The neoliberal experiment of the “Memoranda”: Greek exceptionalism or the mirror of Europe’s future?
George Katrougalos, Professor of Public Law, Democritus University
A-The “European patient”: A short genealogy of the Greek political system
A-1 A glimpse on history
A-2 Greek state and society
B-Memoranda: A neoliberal remedy, more lethal than the disease
B-1 An ideologically biased appraisal……
A-2 … leading to the implementation of unconstitutional, socially unfair and economically inefficient measures
The article challenges the foundations of the methodological axis of the book at both levels: First it argues that the dualism between “underdogs” and “modernizers” does not reflect accurately the basic dichotomies of Greek society, and therefore fails to explain the symptoms of the “Greek exceptionalism”. It is rather a version of the Orientalism/Occidentalism narration, which, as all exclusively cultural explanations of social phenomena, is ultimately oversimplistic and misleading.
The first part explores the relationship between the Greek state and society, explaining the basic causes of institutional dysfunctions and the weak legitimacy of public power. The economy was from the beginning state-driven because of the abysmal weakness of its productive basis and the eclipse of a strong national bourgeois class. It was not the expansion of the state that suffocated the economy but quite the inverse: the public power has just filled the vacuum of the absence of any substantial capitalist productive forces. However, it has never acquired the character of a Weberian, neutral administration, as it was from the beginning based on the satisfaction of clientelistic interests.
The second part analyzes the policies of “Memoranda”. It defines them as a mere repetition of the neo-liberal strategy of Washington Consensus, having little, if any, understanding of the real problems of the Greek economy. For this reason, the remedy has been more lethal than the disease. The Greek society has become a kind of “lab rat”, in the framework of a social experiment trying to explore the limits of societal resistance to “shock and awe” policies dismantling the social state. Therefore, the two camps of the raging battle are not actually modernizers and traditionalists, but rather proponents of neo-liberalism and defenders of the European social state.
A- The “European patient”: A short genealogy of the Greek political system
A-1 A glimpse on history
Flawed legislation, inadaptable to our morals
and our interests and its ruinous application by partisan state organs: these are the reasons for our lack of respect and contempt for our laws.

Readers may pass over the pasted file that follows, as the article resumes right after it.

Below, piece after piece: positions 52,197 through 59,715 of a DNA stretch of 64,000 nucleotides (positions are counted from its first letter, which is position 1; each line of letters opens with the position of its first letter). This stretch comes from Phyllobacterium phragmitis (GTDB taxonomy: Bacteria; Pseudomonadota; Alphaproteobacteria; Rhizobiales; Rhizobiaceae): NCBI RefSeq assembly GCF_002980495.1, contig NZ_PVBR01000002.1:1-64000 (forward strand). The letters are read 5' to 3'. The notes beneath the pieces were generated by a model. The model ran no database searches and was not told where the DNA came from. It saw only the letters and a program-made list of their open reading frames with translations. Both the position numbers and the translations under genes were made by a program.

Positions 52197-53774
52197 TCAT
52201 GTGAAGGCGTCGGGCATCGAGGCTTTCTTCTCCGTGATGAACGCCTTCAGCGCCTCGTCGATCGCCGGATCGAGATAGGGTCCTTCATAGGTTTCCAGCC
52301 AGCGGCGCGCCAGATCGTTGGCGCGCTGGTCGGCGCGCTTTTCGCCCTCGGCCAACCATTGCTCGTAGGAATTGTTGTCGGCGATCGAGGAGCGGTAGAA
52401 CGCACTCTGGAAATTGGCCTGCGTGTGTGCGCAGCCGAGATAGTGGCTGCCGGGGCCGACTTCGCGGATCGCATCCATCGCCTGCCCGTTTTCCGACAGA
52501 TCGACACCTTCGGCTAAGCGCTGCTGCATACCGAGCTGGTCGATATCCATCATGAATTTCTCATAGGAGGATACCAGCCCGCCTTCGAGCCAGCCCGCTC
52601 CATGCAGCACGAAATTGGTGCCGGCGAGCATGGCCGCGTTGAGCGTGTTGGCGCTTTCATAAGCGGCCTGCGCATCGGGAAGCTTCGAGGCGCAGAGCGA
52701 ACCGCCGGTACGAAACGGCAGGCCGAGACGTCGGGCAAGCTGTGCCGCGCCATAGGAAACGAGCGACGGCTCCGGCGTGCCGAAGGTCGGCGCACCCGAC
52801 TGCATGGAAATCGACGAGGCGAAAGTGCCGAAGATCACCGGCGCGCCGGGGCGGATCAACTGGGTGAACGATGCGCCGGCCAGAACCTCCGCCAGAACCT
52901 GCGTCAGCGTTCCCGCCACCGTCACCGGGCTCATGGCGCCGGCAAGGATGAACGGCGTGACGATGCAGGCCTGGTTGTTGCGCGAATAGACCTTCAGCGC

A. Antoniadis, The Municipalities (Τα Δημοτικά) 1866, p. 13.
Already in the 19th Century, Greek publicists, such as the aforementioned Antoniadis, and foreign visitors were describing the same grim situation: public administration was omnipresent and simultaneously distrusted by the majority of the population. In the same line, in one of the most influential reports on the Greek administrative reform, commissioned by the government, Prof. Georges Langrod stated the obvious, writing that "the vicissitudes of the h\istory of Greece (...) are the source of the discrepancies between the institutional framework and the reality and the persistence of popular mistrust and hostility towards the public power " .
Which are these “vicissitudes”? And how can one explain the paradox: the administration to be universally disdained, but seemingly all adult citizens to want to become civil servants? (Towards the end of 19th century the number of public servants per 10,000 population has been seven times greater than in the UK.).
First of all, one should take into account that the Greek state has been founded after a devastating, although victorious, revolutionary war against Turkey, on the ruins of a very poor, pre-capitalist society. It has thus become, by necessity, “the functional axis of economy” and an employer of first and last resort. As Comte de Gobineau was writing some decades later, "the entire population was thinking that if the state was the only one who had money, one should try to take advantage and work as a public servant."
During all 19th century this functional necessity for constant state intervention to the economy remained unchangeable. The very weak Greek bourgeois class was from the beginning obliged to ally itself with the traditional pre-capitalist strata, big landowners, local notables and Phanariotes. These early proto-capitalist elements, mostly merchants and ship owners, instead of cumulating capital through industrial endeavors were struggling for access to the state dividends. Their economic activities were not oriented to manufacturing but to banking and commerce, driving wealth by special relationship with the political apparatus.
This ‘comprador’ character of Greek bourgeoisie, its parasitic relationship with the state and its dependence on foreign capitals are salient features of the Greek ruling class. The state did not suffocate the private initiative; it has just filled the vacuum left by the inability of the former to function as an autonomous, independent economic actor. In this framework, the separation of society and state didn’t take place in the same manner as in the other European states. The fusion of political and economic power remained a constant of the system till our days, despite periods of fast economic growth that contributed to approach Greece to the European average, due to the ‘rent-seeking’ behaviour of the elites..
More importantly, the bourgeois modernizers of the Greek state, such as Trikoupis and Venizelos, did not break with this tradition. Instead, they have forged personal political alliances with magnates of their own making or choice (e.g. Trikoupis was a closed friend of banker Syngros, one of the main perpetrators of the state bankruptcy of 1893, industrialist Bodosakis had close ties both with Venizelos and Karamanlis).